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My personal education in cross-cultural holiday differences began years ago when my family and I lived in London. There we learned that the Santa Claus we knew and loved had been replaced by a fellow named Father Christmas.
Traditionally, when we think of the end of the year, we consider December holidays such as Christmas, Hanukkah and Kwanzaa to be the apex of the season. From a global perspective, however, the holiday season is just hitting its stride. In the Bahamas, the traditional celebration of ?Junkanoo — a series of joyous musical parades — takes place on Dec. 26 and again, for good measure, on Jan. 1. On Dec. 28, Puerto Ricans celebrate Día de los inocentes (Day of the Innocents), a day of fooling people similar to April Fools’ Day in the U.S.
In countries throughout American’s network, food plays a big role in New Year’s traditions. In some countries, cabbage — thought to represent paper currency — is eaten as a wish for prosperity in the coming year. Likewise, in Latin-American countries like Chile and Brazil, lentils symbolize wealth and are often eaten on Jan. 1. On New Year’s Eve in Spain, it is tradition to eat 12 grapes as the clock strikes midnight (each grape signifying a month in the coming year). Meanwhile, in France, it is customary to usher in the New Year with pancakes — indeed, in many cultures, circular foods such as pancakes are considered to be lucky, as they symbolize a full year’s cycle.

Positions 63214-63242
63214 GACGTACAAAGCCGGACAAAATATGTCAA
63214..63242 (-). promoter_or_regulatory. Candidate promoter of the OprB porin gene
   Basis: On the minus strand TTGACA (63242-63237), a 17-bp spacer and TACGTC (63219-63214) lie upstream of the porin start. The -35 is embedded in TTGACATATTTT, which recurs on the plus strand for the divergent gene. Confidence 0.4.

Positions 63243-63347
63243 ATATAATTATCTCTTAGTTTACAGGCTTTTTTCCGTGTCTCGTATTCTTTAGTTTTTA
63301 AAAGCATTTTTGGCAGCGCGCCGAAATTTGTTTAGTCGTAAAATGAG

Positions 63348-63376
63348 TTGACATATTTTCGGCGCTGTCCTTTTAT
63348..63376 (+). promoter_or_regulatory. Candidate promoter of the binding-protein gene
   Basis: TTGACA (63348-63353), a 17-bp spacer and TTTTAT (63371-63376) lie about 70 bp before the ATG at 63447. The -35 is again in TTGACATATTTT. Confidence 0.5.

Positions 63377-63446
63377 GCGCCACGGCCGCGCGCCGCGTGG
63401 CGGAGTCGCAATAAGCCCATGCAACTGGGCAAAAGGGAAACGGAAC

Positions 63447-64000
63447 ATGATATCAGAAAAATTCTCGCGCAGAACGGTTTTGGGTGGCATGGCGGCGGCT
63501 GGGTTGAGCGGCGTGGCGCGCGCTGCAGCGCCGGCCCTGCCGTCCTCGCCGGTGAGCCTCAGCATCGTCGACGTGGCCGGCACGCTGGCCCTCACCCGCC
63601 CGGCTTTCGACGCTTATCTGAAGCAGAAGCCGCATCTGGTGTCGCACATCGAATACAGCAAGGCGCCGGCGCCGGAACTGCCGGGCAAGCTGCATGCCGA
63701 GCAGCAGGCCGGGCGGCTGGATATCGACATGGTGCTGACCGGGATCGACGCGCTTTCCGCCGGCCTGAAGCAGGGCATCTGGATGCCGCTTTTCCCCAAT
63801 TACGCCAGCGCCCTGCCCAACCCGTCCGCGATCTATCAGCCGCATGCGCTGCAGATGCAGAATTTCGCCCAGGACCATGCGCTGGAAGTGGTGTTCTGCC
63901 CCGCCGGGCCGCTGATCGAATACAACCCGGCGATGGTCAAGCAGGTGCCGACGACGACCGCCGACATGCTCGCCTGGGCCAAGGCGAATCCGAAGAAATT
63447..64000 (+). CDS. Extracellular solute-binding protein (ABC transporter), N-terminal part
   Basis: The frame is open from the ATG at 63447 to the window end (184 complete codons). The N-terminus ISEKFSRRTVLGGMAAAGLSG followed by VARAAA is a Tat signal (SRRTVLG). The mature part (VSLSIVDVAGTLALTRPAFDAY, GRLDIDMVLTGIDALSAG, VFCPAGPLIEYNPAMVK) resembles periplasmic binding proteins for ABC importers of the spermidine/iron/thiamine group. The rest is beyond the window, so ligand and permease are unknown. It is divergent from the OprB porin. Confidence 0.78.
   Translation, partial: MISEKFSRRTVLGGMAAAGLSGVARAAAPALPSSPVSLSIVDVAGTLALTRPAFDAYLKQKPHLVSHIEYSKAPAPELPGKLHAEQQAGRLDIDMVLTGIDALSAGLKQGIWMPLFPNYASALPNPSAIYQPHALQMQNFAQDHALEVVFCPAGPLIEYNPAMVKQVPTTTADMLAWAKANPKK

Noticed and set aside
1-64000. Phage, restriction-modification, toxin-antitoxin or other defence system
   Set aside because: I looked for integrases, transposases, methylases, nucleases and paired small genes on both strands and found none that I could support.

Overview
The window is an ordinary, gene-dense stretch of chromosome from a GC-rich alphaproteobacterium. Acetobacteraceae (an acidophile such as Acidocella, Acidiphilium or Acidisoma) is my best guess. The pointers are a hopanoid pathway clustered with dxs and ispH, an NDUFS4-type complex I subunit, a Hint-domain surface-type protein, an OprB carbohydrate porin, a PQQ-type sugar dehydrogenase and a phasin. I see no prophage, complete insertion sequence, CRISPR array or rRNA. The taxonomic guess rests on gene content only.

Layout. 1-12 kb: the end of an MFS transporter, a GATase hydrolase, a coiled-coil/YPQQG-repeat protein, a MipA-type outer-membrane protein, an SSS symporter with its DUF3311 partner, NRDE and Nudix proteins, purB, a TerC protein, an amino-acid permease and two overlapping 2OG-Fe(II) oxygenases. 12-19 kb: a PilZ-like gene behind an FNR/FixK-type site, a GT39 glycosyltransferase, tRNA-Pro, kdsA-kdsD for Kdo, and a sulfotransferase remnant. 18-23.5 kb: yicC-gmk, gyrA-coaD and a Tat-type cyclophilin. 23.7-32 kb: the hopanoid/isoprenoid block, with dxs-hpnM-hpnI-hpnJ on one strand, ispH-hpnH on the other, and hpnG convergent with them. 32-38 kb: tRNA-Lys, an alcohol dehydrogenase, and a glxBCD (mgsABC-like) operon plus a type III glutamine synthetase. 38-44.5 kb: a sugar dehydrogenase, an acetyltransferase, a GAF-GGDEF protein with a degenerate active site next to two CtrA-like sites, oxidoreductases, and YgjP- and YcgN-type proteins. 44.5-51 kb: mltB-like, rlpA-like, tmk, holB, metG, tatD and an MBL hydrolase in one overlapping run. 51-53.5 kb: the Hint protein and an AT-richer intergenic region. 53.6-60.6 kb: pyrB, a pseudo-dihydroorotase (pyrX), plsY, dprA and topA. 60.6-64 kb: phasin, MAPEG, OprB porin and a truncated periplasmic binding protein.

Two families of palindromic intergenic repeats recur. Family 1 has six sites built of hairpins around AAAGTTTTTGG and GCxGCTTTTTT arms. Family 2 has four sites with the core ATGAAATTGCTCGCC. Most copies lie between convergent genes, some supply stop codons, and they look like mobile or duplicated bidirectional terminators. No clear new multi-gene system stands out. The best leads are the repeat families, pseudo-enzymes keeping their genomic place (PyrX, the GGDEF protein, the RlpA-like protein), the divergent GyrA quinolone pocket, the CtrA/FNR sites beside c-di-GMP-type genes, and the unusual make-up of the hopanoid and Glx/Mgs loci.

Let’s not forget that the biggest New Year’s celebration of them all won’t even take place until February. On Feb. 10, 2013, the Chinese year 4710 will begin and we will transition from the Year of the Dragon to the Year of the Snake. The Chinese New Year is that country’s longest and most important celebration, and the festivities typically include fireworks, parades and the Lantern Festival, in which thousands of lanterns light the way to the new year. Chinese New Year coincides with ?Chunyun, a period of widespread travel within China. Considered to be the largest annual migration of people in the world, Chunyun stems from the long-held tradition for most Chinese people of spending the New Year celebration with their families. In recent decades, economic forces have led to a vast migration from rural to urban areas, and educational reforms have greatly increased the number of young people who leave home to attend university. During Chunyun, which typically begins two weeks before New Year’s Day and lasts about 40 days, millions and millions of people return to their hometowns. And, since starting service to China in 2006, we are honored to play an increasing role in the Chinese people’s journey home.
While our holiday traditions may vary, I believe they are all rooted in that same universal desire to connect — to the people we care about and to the world around us. To me, that’s what the holidays are all about. On behalf of all of my American Airlines colleagues, I want to thank you for flying with us and wish you and yours a joyous holiday season. Have a great trip!
Thomas W. Horton